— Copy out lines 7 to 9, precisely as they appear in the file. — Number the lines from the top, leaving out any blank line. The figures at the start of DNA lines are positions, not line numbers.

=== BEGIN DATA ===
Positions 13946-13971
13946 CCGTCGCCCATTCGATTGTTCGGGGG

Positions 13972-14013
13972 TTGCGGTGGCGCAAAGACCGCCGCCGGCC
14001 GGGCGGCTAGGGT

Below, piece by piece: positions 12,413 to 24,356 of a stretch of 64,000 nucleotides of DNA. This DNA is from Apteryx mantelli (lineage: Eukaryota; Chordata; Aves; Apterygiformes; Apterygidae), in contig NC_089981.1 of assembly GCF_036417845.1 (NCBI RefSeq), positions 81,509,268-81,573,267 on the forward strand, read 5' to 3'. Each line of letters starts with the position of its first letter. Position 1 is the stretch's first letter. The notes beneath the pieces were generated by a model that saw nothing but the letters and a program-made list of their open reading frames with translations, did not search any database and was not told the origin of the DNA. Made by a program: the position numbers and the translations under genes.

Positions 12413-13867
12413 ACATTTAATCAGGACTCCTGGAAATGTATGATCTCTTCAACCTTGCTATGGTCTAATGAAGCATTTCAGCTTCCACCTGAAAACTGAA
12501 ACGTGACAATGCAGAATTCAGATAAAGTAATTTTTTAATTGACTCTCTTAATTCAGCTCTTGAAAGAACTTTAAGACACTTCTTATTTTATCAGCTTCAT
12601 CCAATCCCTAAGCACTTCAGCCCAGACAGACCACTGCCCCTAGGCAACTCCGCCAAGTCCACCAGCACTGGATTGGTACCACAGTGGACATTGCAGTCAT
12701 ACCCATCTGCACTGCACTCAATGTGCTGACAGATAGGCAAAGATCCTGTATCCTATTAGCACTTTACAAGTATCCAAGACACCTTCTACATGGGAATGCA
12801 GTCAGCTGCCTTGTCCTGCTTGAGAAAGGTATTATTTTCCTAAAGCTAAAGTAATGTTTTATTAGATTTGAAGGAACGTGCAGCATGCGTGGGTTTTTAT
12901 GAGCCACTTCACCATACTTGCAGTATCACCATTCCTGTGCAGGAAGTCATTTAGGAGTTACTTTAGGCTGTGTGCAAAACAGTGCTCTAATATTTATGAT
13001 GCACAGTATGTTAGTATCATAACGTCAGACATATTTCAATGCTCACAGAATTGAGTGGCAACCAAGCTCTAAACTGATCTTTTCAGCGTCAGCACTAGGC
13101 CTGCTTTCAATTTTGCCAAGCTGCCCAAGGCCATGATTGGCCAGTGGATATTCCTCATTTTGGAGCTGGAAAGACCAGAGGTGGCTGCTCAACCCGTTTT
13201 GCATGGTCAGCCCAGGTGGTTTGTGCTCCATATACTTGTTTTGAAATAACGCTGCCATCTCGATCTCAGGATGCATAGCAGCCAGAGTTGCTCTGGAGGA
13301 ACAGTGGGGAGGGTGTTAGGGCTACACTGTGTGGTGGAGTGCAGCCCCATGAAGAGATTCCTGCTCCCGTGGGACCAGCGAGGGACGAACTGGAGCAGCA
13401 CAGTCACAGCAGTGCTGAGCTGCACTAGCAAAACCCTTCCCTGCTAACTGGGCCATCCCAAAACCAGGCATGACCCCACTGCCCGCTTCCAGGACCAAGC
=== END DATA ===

Positions 12413-13867
12413 ACATTTAATCAGGACTCCTGGAAATGTATGATCTCTTCAACCTTGCTATGGTCTAATGAAGCATTTCAGCTTCCACCTGAAAACTGAA
12501 ACGTGACAATGCAGAATTCAGATAAAGTAATTTTTTAATTGACTCTCTTAATTCAGCTCTTGAAAGAACTTTAAGACACTTCTTATTTTATCAGCTTCAT